As a teacher, do you ever wish you could be more effective at integrating children with disabilities into your classroom? If yes, you are not alone. We understand that it can be difficult to teach a classroom of children who have different levels of academic ability and emotional capacity. It can be even more of a struggle to ensure children with special needs are socially accepted. While there are no “no fail” answers to these complicated issues, there are ways to make your classroom more accommodating to kids with disabilities.
How to make your classroom more comfortable for kids with special needs
1. Use “compensating technology” for classroom activities — As you are well aware, assistive/other technologies can be hugely helpful to kids with disabilities. As you are able, create assignments in which these technologies (“talking dictionaries, computer screen readers, calculators”) can be used by all students.
2. Make group activities a regular classroom occurrence – Create an atmosphere of inclusion and interactiveness by regularly initiating group activities in your classroom.
3. Create activities that allow kids to “progress at their own rates” – This is opposed to trying to get your class to finish tasks around the same time. One teacher claims that practicing this reduces the overall amount of time it takes all his students to finish their assignments.
Note: these ideas were adapted from http://www.teachersnetwork.org/ntol/howto/adjust/c13445,.htm.
What do parents of children with disabilities wish teachers understood?
Parents of kids with special needs want their children’s teachers to know a few key concepts; a couple of these concepts and ideas are:
– “Be open to new ideas and suggestions” — Parents are often well-versed in research about their child’s disability. Therefore, they would love it if teachers would be open to hearing their advice without fear that they are being bossy or overbearing.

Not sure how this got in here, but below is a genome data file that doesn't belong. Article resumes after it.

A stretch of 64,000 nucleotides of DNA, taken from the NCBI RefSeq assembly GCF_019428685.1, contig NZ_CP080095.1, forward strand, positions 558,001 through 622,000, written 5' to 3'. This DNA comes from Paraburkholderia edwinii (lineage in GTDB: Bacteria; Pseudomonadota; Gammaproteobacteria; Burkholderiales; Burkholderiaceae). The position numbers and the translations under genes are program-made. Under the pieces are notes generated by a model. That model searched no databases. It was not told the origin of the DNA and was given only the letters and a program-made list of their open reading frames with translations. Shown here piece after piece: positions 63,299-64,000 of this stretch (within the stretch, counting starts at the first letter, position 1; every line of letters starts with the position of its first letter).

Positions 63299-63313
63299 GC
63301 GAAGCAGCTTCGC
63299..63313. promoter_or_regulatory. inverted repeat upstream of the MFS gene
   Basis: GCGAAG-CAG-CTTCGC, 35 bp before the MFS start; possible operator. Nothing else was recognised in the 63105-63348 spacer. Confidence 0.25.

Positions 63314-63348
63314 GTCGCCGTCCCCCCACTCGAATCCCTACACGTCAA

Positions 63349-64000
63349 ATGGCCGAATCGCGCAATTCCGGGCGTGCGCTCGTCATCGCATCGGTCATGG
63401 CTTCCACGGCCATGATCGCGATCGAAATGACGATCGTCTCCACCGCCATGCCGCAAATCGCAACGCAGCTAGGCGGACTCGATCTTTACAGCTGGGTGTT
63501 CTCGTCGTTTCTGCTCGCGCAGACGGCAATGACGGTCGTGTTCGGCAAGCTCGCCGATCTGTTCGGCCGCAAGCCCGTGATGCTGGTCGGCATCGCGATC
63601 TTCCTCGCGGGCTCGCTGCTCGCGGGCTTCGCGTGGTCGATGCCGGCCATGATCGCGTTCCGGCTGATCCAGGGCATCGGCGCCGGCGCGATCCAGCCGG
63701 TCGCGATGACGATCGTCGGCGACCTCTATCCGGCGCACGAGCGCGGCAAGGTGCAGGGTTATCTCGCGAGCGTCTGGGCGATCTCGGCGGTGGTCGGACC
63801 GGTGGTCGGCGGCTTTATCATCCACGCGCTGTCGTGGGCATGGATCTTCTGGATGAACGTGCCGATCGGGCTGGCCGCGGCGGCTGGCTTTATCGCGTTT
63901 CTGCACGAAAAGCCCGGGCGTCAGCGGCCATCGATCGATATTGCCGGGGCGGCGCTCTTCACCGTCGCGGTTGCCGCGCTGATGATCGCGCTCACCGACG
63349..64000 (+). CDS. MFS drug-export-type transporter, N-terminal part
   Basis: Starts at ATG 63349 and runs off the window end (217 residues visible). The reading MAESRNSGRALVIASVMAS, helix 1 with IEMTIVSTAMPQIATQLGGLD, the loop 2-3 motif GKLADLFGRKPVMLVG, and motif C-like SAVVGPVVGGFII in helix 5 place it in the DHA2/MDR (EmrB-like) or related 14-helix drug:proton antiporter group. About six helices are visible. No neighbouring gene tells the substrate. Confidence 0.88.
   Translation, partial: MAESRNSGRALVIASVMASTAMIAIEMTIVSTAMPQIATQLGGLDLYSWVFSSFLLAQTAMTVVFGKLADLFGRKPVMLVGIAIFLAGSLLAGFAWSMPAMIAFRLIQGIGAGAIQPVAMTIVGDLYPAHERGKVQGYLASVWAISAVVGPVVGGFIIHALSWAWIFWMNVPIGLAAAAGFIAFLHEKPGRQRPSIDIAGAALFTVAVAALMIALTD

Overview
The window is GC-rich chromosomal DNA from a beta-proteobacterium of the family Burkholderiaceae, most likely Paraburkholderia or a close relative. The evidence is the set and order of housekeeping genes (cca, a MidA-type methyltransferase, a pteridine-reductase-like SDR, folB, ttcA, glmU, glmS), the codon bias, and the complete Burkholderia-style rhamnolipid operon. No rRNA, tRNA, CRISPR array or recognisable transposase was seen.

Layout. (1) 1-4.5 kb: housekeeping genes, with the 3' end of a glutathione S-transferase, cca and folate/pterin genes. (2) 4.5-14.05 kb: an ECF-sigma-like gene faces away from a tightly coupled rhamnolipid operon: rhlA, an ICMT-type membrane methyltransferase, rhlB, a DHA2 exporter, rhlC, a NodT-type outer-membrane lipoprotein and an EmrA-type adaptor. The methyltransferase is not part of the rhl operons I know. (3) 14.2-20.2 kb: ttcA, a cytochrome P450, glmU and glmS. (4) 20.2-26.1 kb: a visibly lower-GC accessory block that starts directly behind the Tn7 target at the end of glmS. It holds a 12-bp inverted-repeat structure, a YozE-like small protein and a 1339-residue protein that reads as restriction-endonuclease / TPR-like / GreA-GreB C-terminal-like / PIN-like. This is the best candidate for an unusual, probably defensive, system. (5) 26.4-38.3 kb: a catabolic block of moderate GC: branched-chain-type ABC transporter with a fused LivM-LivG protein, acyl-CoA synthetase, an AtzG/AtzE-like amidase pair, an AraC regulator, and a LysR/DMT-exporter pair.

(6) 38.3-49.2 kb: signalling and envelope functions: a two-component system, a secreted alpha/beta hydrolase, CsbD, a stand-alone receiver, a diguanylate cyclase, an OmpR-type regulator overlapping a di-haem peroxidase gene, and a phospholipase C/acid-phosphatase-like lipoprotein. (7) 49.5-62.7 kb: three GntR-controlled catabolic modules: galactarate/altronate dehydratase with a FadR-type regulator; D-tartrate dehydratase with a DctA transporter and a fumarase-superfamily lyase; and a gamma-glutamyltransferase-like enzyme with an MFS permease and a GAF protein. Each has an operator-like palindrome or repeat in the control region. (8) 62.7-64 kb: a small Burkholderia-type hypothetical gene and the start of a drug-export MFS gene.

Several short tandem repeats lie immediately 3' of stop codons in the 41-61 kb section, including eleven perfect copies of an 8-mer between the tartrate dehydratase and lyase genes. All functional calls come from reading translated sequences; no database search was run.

– Communicate with parents — Did you know that main thing parents wish for in a teacher is willingness to communicate? It’s true. Just communicating with parents about their special needs child will likely thrill them. Be sure and let parents know the best ways to communicate with you (email, notes, etc), and learn what methods are best for them.
Are you a teacher? If yes, you’re the expert on classroom inclusion of children with special needs/disabilities! Do you have any tips for integrating special needs children into a classroom?
If so, please leave a comment on this post and let us know.
*Please note: All research for this article is compiled from direct and third party sources. Mention of programs, organizations and companies does not imply support of The National Benefit Authority. Pictures are for creative purposes only; they are not intended to sell or promote products for the NBA and belong to the accredited individual, organization or company.
Lets Talk About It
As a parent of a child with special needs, what is the number one thing you wish teachers would understand about your and your son or daughter’s needs?
As a teacher, what has worked for you in the past concerning classroom integration of kids with disabilities?